Obviously I wasn’t going to be able to live with that giant seam on the front of the bar, so I picked up a trip piece from the hardware store to spruce it up a little bit – it adds a fun detail and hides the fact that this wasn’t always just one solid piece of furniture.
Before we attached everything, I went ahead and painted all of the pieces individually. You could do it either way, but I figured it would be easier to get at those curvy little legs when I wasn’t contending with the rest of the bar.
We decided to go with an oil-based paint for this project. I can’t say I recommend it, but it was a fun experiment in trying a new medium. It’s much harder to work with (and to clean up!), so I definitely won’t be pulling out oil-based paint again for my next furniture project, but I do love the way the finished product looks!
It was finally starting to actually look less like a $30 piece of Goodwill furniture and more like a bar! At this point, all that was left to do was do some paint touch-ups, stencil the inside, and then take care of those old VHS drawers on the sides.
Step 3: Replace the Back
Let’s start with the stencil.
I knew I wanted to do a stencil on the sides and back of the bar, but I had a hard time figuring out exactly how I wanted to tackle it – I knew using paint would probably be pretty awkward on the sides, so I grabbed a gold metallic Sharpie to try instead. Sharpies can have pretty terrible bleed-through and I wasn’t about to start over with painting everything, so I decided to stencil it all in pencil first, then go back over it with the Sharpie.
Step 4: Alter the VHS Drawers
And, finally, now that the legs were added, the bar was painted, and the stencil was completed, it was time to turn our attention to the VHS drawers. As soon as we saw them in the store we knew they would be perfect for holding bottles, but we didn’t want them clanking around too much.
So, we bought a few glass bottles from Hobby Lobby to hold mixers and alcohol (so that they’re all a standard size) – we could fit 3 bottles in each VHS drawer. The VHS drawers had two shelves in them – we removed the top one (so the bottles had room to fit) and replaced the bottom shelf with a board that had 3 holes cut in it to perfectly fit the bottles.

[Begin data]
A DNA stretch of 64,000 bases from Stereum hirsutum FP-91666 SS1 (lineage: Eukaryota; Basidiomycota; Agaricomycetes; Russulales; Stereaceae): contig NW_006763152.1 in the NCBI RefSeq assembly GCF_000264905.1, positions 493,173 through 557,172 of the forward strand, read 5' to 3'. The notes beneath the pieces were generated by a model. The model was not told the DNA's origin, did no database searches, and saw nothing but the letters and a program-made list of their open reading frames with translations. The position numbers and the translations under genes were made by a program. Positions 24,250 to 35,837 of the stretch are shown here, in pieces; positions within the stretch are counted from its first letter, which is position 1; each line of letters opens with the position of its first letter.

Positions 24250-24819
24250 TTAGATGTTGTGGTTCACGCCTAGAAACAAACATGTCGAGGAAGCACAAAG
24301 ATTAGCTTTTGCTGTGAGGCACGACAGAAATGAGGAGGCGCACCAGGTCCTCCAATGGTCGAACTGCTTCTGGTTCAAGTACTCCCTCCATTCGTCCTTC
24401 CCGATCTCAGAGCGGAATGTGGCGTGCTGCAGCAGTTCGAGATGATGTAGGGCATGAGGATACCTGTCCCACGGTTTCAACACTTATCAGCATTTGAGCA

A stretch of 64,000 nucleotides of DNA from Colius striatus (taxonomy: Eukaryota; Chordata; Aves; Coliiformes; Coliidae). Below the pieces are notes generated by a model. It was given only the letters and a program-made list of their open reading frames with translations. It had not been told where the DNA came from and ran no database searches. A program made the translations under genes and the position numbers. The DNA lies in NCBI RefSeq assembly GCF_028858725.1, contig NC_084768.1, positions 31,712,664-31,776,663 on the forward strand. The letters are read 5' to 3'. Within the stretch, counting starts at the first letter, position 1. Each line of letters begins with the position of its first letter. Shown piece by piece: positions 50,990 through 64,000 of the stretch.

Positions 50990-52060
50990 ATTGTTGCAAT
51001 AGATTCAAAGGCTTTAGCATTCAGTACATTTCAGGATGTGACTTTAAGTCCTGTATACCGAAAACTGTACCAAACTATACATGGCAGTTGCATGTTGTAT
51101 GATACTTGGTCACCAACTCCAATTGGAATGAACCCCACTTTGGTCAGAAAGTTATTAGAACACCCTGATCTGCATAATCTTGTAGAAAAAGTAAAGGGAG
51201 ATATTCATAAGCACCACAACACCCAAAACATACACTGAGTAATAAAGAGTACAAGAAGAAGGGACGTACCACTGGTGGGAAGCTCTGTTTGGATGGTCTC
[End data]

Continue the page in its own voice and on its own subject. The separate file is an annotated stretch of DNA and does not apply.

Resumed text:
Once that was all completed, it was time to put the whole thing back together and start adding our stuff! We decided to etch the bottles that we bought with the names of the alcohol, so we don’t have to try to remember which is which, and we got a custom-cut piece of glass from Lowe’s for the top so we don’t have to stress about spills.
For a final little touch, we grabbed some gold craft paint and dipped the bottom of our stemmed glasses – they play off the stenciled sides nicely and add a bit of fun to the whole thing.
I love how it turned out and I have to admit I have a hard time believing that it used to look like this.
And that’s how we turned a $30 thrift store television stand into a custom DIY bar cart! This whole project was a ton of fun and a great reminder to Corey mend I to think outside the box when it comes to pieces we find at the thrift shop! We almost passed this guy up because it looked so awful, but then the idea for a bar clicked and from there it turned into a piece that we absolutely adore and think we will get a whole lot of use out of!